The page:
SXSW 2010: DOGTOOTH (Kynodontas) review
[With Greek festival hit Dogtooth screening at SXSW we now re-post our review of the film that ran at the film's appearance in Rotterdam.]
Giorgos Lanthimos' Dogtooth certainly doesn't lack for ambition. A father, pathologically opposed to the moral decadence of modern society, deceives his three children into living as voluntary prisoners in their isolated country home through an ongoing programme of lies and misinformation. It's a audacious premise that suggests any number of interesting narrative possibilities and carries an eerie relevance in the era of Josef Fritzl et al.
Yet the director presents his film like some surrealist, detached passion play, with blunt, direct symbolism, characters who remain broadly sketched from beginning to end, bizarre tonal shifts handled with little foreshadowing or apparent forethought and a refusal to anchor much of the proceedings in any kind of recognisable contemporary setting. Dogtooth manages intermittent flashes of genius; it jolts, unsettles and compels the viewer but the lasting impression the director's approach leaves is one of frustration, where the movie seems to raise an endless series of questions that never get properly answered.
Lanthimos begins by demonstrating the father (Christos Stergioglou) has tried to account for practically everything, bringing in Christina, a female security guard where he works, to see to his son's sexual impulses. What he and his wife can't plan for, they cover up on the fly; the first arc of the film establishes the family's routine as a series of blackly comic misunderstandings, where the children accidentally hear of something to do with the outside world and the parents have to twist and distort its meaning.
It's both chilling and frequently hugely entertaining, for all these are basically fairly simple gags. The children are convinced a model airliner and the jet passing overhead are basically the same thing. A new dog will arrive in their household through the mother 'giving birth' to it. A cat is a terrifying predator from the outside world that's sure to consume them if they leave the boundaries of the garden, and so on.
The conflict comes into the narrative when Christina, unfulfilled by the son's sexual performance, decides to bribe one of the two daughters into pleasuring her in exchange for trinkets brought in from over the walls - which proves to be the catalyst which sees things slowly begin to fall apart. Obviously many stories revolve around setting up a hermetically sealed world of some kind, then methodically pulling it to pieces. The problem with Dogtooth is the film never really feels entirely certain of how to go about this.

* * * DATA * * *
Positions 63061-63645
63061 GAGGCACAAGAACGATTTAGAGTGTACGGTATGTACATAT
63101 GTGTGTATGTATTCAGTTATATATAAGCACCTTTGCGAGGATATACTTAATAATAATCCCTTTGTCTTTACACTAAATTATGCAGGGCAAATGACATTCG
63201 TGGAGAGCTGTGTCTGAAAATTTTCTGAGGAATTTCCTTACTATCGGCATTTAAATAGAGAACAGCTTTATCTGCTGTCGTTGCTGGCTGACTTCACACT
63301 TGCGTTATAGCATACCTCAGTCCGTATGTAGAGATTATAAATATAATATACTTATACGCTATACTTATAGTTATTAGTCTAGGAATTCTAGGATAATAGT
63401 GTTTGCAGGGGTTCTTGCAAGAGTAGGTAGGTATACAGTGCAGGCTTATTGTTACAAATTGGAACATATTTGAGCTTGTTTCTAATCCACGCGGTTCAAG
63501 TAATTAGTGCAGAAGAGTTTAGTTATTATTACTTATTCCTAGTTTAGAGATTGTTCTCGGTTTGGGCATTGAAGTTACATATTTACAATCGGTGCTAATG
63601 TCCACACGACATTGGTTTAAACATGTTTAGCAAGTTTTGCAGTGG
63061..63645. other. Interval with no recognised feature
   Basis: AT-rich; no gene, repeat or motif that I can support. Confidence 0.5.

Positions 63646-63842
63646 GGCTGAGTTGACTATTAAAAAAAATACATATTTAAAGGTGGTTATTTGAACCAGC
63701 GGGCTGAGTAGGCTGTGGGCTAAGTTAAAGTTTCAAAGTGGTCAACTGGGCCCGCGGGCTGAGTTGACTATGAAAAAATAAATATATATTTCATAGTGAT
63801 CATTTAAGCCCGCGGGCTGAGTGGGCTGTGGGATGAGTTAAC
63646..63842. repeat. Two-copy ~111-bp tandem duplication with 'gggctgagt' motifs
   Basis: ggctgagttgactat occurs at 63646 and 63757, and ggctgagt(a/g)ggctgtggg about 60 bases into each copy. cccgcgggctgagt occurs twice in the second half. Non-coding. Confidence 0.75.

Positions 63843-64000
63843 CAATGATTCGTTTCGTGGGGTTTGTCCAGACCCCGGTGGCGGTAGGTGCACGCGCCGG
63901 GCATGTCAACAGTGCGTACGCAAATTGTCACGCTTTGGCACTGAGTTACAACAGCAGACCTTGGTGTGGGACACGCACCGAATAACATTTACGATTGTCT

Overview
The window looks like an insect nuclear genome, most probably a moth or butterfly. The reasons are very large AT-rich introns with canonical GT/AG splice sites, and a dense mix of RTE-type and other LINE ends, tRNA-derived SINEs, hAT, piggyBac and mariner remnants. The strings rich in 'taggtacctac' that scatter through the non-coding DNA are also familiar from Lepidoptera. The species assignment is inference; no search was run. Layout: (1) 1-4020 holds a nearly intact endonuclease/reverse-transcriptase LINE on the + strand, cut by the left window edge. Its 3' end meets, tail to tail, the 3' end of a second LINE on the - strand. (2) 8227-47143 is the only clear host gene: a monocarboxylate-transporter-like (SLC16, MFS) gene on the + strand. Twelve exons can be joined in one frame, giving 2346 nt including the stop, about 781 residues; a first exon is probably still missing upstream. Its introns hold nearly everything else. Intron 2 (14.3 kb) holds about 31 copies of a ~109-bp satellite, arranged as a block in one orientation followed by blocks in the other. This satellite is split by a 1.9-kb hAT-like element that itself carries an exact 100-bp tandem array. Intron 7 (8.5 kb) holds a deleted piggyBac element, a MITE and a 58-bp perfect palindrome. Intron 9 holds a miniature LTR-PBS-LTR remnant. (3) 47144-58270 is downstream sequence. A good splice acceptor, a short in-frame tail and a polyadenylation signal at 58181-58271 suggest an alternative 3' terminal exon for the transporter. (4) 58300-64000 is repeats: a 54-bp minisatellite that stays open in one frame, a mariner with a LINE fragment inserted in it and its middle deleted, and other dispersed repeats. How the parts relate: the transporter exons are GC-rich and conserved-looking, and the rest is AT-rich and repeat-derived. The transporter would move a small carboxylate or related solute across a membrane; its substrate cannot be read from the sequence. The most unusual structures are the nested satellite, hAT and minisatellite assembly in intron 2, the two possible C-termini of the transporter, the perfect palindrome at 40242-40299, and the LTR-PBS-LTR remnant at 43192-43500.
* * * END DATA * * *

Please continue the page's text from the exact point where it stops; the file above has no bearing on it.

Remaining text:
It's fairly apparent right from the start this is a dark story at heart - Stergioglou's patriarch is basically abusing innocents' trust in him, whatever his intentions - but the narrative never seems to manage either a smooth transition into madness or a convincing series of shock reveals. The plot points are obvious well in advance, and the tonal shifts anything but, so given how violently the mood swings back and forth the viewer can end up feeling they're being coerced into belly-laughs at incest, rape and fairly brutal emotional violence.
At times Dogtooth is certainly very funny - comedy entails laughing at someone else's misfortune, and so on - but given the father is so obviously a monster maintaining the comedy well into the third act feels less like creditable moral ambiguity and more like a simple error in judgement.
Not only that, the obvious ties to the real world despite all the surreality mean the film ends up setting its standards impossibly high. When did the parents make the decision to live like this? When did they start brainwashing their children? How is it none of the three ever challenged the status quo before now? If they did, why is it never referred to? Why has no-one ever grown suspicious of the father over the years? These things are either glossed over or ignored entirely, and the list of possible questions goes on for much longer.
Dogtooth is a daring experiment that will more than likely be of interest to anyone after a bold, inventive piece of contemporary cinema. It's capably acted by a cast who sell both the comedy and the otherworldly horror of the premise very well (at least, taken scene by scene), and it's crisply, attractively lensed and shot. But it's simply not half the film it ought to have been, and the film it evidently could have been given the obvious talent involved.
Poorly scripted, much too objective, lacking in the exposition its own script seems to demand, Giorgos Lanthimos' third film comes maddeningly close to greatness, but ultimately cannot clear the bar it's set itself. Some audiences will undoubtedly take it very much to heart, but on the whole it's difficult to give it anything more than a very cautious recommendation.